Having started in May 2014, the building work is nearly complete. We have been told that the new hospital will be handed over by the Amber Infrastructure at the end of February and will be fully open at the end of March.
While the delay from this month is disappointing we are at least now aware of the new date. Amber Infrastructure is to hold a public meeting on January 11 to let us know about the development itself and all are welcome.However, the major disappointment of 2015 has been the loss of the beds from the hospital, replaced by eight beds leased from the new care home that Oxfordshire County Council has commissioned the Orders of St John to operate on the Townlands site.
The community and steering group have grave concerns about the change to the bedded service and whether it will be able to meet the needs of patients. The new ambulatory care model (based around increased home care) and a rapid access care unit in the hospital is untested and Henley is being used as a pilot.
Many people prefer to be cared for at home and the steering group supports the principle behind the new model.
However, the plans presented to us were not backed up with good evidence that the plans and resources exist so that the care provided to patients in future will be at least as good as was provided on the old Peppard Ward. It is obvious that not everyone can be cared for at home. The GP practices and Royal Berkshire Hospital opposed the Oxfordshire Clinical Commissioning Group’s plans. The steering group led the protests against the imposition of the new model but the commissioning group pressed on regardless.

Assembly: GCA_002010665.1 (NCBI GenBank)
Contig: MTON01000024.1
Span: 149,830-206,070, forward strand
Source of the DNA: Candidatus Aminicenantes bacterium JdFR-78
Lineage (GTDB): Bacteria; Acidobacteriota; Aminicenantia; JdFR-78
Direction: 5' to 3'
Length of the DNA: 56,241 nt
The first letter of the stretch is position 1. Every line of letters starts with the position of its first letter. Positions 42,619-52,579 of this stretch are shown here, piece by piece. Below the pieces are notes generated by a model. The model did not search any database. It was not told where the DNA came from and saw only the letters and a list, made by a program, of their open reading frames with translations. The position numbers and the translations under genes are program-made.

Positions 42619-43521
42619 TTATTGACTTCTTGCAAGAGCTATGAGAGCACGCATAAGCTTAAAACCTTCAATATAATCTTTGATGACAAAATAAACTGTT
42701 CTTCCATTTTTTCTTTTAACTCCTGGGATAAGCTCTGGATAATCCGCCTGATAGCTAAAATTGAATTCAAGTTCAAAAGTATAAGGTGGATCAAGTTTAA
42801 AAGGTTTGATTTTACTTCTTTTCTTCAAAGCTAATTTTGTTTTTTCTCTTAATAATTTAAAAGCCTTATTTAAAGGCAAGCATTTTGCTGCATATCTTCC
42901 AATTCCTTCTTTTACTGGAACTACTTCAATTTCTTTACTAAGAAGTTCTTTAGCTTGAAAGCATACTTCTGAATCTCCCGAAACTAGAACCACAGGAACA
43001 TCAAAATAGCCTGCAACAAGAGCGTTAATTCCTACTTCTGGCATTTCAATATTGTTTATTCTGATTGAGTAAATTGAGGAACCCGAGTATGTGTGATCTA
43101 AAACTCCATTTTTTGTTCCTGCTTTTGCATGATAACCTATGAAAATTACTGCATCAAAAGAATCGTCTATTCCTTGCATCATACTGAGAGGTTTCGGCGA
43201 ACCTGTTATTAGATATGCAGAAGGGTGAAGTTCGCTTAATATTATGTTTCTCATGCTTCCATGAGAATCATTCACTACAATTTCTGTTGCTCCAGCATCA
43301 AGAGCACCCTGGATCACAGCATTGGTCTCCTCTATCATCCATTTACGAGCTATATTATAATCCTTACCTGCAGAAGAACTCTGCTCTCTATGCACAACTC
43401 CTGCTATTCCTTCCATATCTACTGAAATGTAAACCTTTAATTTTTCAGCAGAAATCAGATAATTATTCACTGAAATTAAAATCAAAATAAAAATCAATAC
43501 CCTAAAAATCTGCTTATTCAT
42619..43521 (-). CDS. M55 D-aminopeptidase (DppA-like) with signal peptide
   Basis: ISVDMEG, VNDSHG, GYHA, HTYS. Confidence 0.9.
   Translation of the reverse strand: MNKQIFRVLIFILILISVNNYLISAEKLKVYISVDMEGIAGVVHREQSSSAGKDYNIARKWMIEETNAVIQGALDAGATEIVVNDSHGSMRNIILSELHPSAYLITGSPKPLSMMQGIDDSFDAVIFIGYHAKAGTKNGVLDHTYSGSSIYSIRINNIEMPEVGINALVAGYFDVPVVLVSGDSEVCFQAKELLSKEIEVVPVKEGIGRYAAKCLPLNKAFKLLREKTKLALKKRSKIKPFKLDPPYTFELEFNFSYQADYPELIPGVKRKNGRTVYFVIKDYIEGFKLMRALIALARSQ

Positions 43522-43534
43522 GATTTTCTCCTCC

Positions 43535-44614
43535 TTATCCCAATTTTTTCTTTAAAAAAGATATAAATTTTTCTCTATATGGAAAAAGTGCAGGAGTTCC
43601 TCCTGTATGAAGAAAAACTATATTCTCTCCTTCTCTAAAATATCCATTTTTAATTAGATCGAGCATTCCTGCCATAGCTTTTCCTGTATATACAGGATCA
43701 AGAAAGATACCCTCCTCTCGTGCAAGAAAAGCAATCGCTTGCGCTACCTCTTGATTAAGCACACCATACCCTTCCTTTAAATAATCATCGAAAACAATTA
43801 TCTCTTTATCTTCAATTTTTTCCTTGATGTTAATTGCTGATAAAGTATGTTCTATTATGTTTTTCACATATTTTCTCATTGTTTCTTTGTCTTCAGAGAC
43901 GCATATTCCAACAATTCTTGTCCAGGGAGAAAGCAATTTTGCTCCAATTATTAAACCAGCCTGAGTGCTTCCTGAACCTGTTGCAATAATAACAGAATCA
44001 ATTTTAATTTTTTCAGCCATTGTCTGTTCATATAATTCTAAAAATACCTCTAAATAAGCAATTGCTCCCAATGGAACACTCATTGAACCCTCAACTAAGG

Sadly, we need to accept that (for now) this battle has been lost. However, the concerns of the community and steering group are real and it is important that we monitor and scrutinise the new services as they are opened in 2016.The care home is due to open next summer. This means the leased beds will not be available until after then. In the interim, 10 beds at Wallingford have been opened to bridge the transition to the care home opening. There remain many unanswered questions about how the services will operate in the future, including:
• When will the new hospital be open for receiving patients?
• How long will Henley be without any hospital facilities during the transition period for departments and what are the alternative arrangements for physiotherapy, accident and emergency and consultant appointments?
• What date shall we see operational healthcare beds in the care home?
• How many patients who received a home care package have been re-admitted to Â hospital?
• Are the adult social care services ready to support the ambulatory care model?
• Are the new locality teams up and running to deliver adult social care services?
• Will the figures for delayed transfers of care (bed blocking) be made available?
• Who is monitoring patient services and level of care received?
• What procedures are in place to inform residents of the town about the progress with the hospital and care home?
• What was the distribution and location of patients at the point of closure of Peppard ward?
• Which hospitals are currently being used for overflow patients?
• What happened to the relative travel compensation scheme?
• What happened to the War Memorial Garden, the artwork and landscaping?
• Are all contracts signed and in place for Townlands Hospital and the care home and others?
• What is the progress of finding providers for the top floor?
• What proof is there of long-term sustainability for both buildings and services?
The commissioning group promised at its board meeting to engage with the community in answering these questions and has set up the Townlands Stakeholders Reference Group with one steering group member to meet every three months in secret.